Please use this identifier to cite or link to this item:

“Dancing Apparitions”: The Fiction of Being In Virginia Woolf’s The Waves (“Suddenly The Sense Of What People Are Leaves One”)

File SizeFormat 
Sevilla_JohnMario.PDF742.66 kBAdobe PDFView/Open

Item Summary

Title: “Dancing Apparitions”: The Fiction of Being In Virginia Woolf’s The Waves (“Suddenly The Sense Of What People Are Leaves One”)
Authors: Sevilla, John-Mario
Issue Date: 15 Jan 2014
Publisher: University of Hawaii at Manoa
Abstract: "The body never lies," Betty Jones once said when asked why dance. In view of Virginia Woolf’s The Waves, Betty’s people explanation seems quite apt. Having studied with Betty for as long as I have been a modern dancer--three years--I think I know one main idea that was implicit in her reply. I believe that ultimately she was discussing a truth about dance as an art form. For a dance, like all art, including works of literature, presents a truth in itself that is unique to itself. It does not necessarily represent something else or mean anything. Like the poem, it “should not mean/But be." ("Ars Poetica, " Archibald MacLeish) There is a beautiful, untainted truth involved in the viewing of a dance and the reading of a novel like The Waves in that there is really no way to return to the moment of that experience. There is only the reflection. We can see the dance or read the book again, but we would live a different truthful moment. The second or third time around our experience is affected by the memory and expectation (residues of the previous event), by the changes in ourselves, in the performance or performers (perhaps even the text), or by our own ability or inability to digest certain things. There can be only the spontaneous truth of that event. After that moment of beauty and truth, we have only apparitions dancing in our minds. "In a world which contains the present moment," says Neville, "why discriminate? Nothing should be named lest by doing so we change it. Let it exist, this bank, this beauty, and I, for one instant, steeped in pleasure." (81) Consequently, once we have translated the exactitude of the event into words, we have somewhat contaminated what was once true. Hence, even I have probably distorted Betty's words through my transcription. But in effect, I have created a separate experience--a separate fiction--with a truth of its own.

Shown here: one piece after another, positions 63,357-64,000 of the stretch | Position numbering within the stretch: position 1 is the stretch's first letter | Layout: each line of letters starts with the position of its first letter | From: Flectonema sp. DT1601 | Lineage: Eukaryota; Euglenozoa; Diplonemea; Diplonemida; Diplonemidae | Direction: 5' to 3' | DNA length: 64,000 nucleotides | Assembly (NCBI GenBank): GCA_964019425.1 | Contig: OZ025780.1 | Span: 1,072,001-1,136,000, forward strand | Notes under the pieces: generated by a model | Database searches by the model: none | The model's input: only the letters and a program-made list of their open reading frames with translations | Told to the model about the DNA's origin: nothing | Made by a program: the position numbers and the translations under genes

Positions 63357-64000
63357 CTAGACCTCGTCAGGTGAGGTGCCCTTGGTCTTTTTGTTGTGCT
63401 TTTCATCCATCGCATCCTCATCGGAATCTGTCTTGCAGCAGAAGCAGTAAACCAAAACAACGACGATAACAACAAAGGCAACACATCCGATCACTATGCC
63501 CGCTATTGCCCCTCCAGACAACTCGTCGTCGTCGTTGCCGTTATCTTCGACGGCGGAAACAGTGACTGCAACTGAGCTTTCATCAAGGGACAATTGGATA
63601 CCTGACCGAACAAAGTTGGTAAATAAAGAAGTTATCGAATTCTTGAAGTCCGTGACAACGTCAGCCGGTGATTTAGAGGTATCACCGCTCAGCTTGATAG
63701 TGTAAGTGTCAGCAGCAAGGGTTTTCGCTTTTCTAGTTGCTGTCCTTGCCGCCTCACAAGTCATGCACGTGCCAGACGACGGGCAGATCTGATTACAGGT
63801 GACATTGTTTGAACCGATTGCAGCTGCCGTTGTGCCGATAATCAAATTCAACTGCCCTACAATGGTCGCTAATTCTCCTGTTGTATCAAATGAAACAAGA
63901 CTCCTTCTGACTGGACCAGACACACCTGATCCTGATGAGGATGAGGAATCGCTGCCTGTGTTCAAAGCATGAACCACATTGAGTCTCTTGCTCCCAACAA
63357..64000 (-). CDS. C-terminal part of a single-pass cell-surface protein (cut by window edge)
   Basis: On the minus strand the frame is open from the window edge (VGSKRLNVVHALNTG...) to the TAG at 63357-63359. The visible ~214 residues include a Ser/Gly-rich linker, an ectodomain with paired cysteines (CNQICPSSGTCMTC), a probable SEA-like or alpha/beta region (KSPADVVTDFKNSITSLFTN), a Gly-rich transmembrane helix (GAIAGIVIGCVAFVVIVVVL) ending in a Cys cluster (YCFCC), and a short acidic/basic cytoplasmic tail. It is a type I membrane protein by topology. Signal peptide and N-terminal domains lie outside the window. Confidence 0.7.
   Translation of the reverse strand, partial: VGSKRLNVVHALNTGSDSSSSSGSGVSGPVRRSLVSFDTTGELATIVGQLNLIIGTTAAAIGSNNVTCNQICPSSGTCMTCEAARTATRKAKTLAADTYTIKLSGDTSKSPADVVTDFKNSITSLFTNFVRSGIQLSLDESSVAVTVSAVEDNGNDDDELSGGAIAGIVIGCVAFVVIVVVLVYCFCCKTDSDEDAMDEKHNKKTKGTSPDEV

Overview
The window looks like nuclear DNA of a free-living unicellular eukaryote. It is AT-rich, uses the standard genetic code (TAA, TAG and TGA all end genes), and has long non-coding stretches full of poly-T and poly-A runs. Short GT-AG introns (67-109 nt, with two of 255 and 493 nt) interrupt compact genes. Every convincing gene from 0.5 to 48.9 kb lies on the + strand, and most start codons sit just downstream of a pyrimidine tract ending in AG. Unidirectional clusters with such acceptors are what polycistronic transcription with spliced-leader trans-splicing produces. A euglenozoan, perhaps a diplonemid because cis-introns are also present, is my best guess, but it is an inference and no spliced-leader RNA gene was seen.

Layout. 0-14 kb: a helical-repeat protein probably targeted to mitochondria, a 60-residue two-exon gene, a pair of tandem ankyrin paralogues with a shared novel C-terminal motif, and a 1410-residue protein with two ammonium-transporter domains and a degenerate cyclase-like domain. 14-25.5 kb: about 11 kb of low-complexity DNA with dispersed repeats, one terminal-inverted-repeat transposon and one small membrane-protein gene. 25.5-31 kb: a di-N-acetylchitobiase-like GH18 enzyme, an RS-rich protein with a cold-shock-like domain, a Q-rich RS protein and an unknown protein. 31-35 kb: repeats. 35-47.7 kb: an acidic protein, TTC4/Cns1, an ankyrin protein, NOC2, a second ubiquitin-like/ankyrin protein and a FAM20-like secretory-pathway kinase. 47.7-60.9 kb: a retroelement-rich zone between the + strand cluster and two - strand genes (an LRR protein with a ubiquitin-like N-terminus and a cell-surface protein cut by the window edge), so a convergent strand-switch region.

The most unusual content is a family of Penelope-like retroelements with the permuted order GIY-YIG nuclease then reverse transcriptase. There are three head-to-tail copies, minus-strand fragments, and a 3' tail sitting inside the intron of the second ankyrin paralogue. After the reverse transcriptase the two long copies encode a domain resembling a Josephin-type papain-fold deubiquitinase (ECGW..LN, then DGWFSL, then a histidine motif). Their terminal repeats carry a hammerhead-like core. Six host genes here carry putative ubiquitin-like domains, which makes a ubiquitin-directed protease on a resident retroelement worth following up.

Pages/Duration: 51 pages
Rights: All UHM Honors Projects are protected by copyright. They may be viewed from this source for any purpose, but reproduction or distribution in any format is prohibited without written permission from the copyright owner.
Appears in Collections:Honors Projects for English

Items in ScholarSpace are protected by copyright, with all rights reserved, unless otherwise indicated.